FPA has long been on record in support of including transaction costs and related soft dollar expenses as part of funds' expense ratios. In providing this additional information, we suggest the following two guidelines. First, all quantifiable transaction costs -- with the single exception of opportunity costs -- should be included in the fund prospectus. Second, in order to be meaningful, the disclosure must be provided by funds in a consistent manner that is simple for an investor to understand.

Despite our support of these changes, we note that this additional disclosure may have little effect on consumers' investment decisions. Anecdotal evidence from financial planners suggests that the vast majority of shareholders fail to read fund prospectuses. 6 Absent the professional services offered by financial planners and/or significant simplification and clarification of fund prospectuses, adding to an investor's reading burden is likely to be of little additional value. FPA, nonetheless, believes that additional disclosure about transaction costs should be included in fund prospectuses.

We would be pleased to provide any additional information requested by the SEC. Please do not hesitate to call the undersigned at (202) 626-8558.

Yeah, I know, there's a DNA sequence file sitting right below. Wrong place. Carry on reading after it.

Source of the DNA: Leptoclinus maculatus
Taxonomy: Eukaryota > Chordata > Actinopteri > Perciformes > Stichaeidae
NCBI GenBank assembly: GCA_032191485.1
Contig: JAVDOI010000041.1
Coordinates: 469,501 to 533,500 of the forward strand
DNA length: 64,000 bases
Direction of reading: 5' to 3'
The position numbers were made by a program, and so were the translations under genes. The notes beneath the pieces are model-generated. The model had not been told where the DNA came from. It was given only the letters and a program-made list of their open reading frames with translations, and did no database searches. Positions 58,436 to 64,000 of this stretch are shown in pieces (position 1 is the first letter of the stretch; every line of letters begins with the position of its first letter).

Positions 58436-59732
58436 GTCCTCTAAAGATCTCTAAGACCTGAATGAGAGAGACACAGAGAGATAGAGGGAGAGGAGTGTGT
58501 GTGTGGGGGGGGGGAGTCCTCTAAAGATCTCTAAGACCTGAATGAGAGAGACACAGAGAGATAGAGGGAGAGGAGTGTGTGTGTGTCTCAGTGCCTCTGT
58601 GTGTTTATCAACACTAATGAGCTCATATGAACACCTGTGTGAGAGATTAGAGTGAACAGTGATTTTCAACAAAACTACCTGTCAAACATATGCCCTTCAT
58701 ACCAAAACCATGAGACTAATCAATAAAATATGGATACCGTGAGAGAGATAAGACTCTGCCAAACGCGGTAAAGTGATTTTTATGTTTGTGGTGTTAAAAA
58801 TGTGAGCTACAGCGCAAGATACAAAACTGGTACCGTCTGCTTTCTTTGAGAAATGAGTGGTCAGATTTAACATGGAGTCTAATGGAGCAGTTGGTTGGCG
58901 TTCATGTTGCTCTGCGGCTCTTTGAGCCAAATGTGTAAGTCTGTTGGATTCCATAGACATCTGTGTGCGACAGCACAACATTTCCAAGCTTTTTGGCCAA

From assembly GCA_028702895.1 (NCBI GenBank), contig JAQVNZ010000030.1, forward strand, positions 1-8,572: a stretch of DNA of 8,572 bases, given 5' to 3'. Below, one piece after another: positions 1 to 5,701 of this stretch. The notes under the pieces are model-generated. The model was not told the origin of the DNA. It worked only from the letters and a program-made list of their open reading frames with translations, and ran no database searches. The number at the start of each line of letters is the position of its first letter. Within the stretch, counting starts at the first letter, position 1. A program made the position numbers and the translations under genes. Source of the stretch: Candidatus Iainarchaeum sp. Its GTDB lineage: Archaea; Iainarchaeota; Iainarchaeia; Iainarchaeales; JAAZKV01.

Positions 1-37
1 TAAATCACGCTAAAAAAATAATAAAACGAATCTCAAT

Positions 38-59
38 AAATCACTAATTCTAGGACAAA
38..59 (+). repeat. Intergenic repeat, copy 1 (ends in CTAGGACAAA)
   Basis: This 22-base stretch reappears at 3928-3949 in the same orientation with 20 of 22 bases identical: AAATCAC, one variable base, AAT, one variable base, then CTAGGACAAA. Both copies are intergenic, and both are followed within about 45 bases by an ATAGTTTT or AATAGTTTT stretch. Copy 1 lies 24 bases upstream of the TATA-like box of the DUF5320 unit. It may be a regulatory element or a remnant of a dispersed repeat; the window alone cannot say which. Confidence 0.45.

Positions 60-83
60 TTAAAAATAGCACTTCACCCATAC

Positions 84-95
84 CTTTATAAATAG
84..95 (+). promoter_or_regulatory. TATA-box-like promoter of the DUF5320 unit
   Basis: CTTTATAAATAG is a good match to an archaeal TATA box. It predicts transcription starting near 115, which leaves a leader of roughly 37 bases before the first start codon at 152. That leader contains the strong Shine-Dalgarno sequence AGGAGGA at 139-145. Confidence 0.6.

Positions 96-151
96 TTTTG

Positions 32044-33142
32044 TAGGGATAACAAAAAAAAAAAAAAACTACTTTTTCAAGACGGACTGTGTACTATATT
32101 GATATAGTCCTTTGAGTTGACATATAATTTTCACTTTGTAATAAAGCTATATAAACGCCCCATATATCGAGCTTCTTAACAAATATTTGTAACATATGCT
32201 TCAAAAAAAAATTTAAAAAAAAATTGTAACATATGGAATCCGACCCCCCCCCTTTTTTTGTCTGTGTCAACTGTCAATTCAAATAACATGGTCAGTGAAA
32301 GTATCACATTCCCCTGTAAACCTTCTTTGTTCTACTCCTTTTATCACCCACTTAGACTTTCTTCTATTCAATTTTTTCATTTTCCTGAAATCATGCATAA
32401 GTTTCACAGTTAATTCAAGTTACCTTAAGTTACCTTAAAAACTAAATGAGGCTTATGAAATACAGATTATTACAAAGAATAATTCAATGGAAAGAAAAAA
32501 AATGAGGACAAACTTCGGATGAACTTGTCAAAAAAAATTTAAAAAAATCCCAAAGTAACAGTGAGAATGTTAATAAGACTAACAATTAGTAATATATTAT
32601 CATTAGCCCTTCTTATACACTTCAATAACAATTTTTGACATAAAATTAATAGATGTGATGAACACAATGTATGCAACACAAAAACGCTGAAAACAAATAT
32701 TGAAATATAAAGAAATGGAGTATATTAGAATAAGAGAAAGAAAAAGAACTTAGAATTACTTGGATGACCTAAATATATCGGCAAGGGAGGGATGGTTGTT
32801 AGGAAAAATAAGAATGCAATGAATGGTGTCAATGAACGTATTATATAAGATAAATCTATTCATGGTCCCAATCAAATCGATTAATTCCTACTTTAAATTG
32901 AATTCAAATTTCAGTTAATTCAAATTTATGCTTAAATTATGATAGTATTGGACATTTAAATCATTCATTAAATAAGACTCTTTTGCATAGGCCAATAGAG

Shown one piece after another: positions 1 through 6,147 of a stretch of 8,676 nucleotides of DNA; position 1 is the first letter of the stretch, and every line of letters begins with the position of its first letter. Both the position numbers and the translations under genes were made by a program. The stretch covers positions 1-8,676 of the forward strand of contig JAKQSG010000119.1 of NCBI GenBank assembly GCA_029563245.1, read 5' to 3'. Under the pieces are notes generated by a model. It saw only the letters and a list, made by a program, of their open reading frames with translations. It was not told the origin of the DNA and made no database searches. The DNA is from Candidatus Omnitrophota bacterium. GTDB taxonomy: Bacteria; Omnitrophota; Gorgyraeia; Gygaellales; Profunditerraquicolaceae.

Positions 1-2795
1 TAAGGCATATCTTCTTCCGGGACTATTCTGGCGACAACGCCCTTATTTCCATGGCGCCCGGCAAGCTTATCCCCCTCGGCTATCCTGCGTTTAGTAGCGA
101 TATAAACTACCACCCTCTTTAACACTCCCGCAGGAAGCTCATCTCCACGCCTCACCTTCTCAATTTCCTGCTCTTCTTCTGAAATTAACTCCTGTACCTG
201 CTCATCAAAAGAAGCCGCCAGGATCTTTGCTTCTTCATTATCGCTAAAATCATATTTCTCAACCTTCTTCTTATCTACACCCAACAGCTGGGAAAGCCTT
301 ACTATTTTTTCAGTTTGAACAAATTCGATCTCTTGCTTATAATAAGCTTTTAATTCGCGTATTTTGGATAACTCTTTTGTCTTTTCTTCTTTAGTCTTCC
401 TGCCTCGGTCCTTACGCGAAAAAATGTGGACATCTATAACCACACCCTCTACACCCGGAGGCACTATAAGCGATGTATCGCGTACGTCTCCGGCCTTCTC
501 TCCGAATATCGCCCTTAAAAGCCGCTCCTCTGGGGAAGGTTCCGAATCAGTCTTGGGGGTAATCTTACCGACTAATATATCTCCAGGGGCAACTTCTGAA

Neil A. Simon, Esq.

FPA Director of Government Relations

1 The Financial Planning Association is the largest organization in the United States representing financial planners and affiliated firms, with approximately 28,000 individual members. Most are affiliated with registered investment adviser firms registered with the Securities and Exchange Commission ("SEC" or "Commission"), state securities administrators, or both. FPA is incorporated and maintains an advocacy office in Washington, D.C., with administrative offices in Denver and Atlanta.

2 FPA members hold investment management discretion over an estimated $600 billion in fund assets on behalf of 7.8 million clients. As noted above, many financial planners also make asset allocation recommendations as part of a financial plan.

3 The CFP Code of Ethics and Professional Responsibility (hereinafter "Code of Ethics") requires disclosure of material information relevant to the professional relationship, "Rules that Relate to the Principle of Fairness," rules 401(a) and (b), at 9-10. CFP® certificants also must "act in the interest of the client," "Rules that Relate to the Principle of Objectivity," Rule 202, at 9.

CFP®, CERTIFIED FINANCIAL PLANNERTM and the federally registered CFP (with flame logo) are certification marks owned by the Certified Financial Planner Board of Standards, Inc. These marks are awarded to individuals who successfully complete the CFP Board's initial and ongoing certification requirements. A subsidiary Board of Professional Review is responsible for disciplinary actions resulting from violations of the Code of Ethics.

4 Code of Ethics, "Rules that Relate to the Principle of Diligence," Rule 704, at 14.

5 Code of Ethics, "Rules that Relate to the Principle of Objectivity," Rule 201, at 9.

6 A recent news article suggests only 1 percent of mutual fund shareholders actually read the prospectus. See "Bite the bullet, read the fund prospectus -- it will pay off," December 28, 2003, a USA Today article featured on www.Brill.com.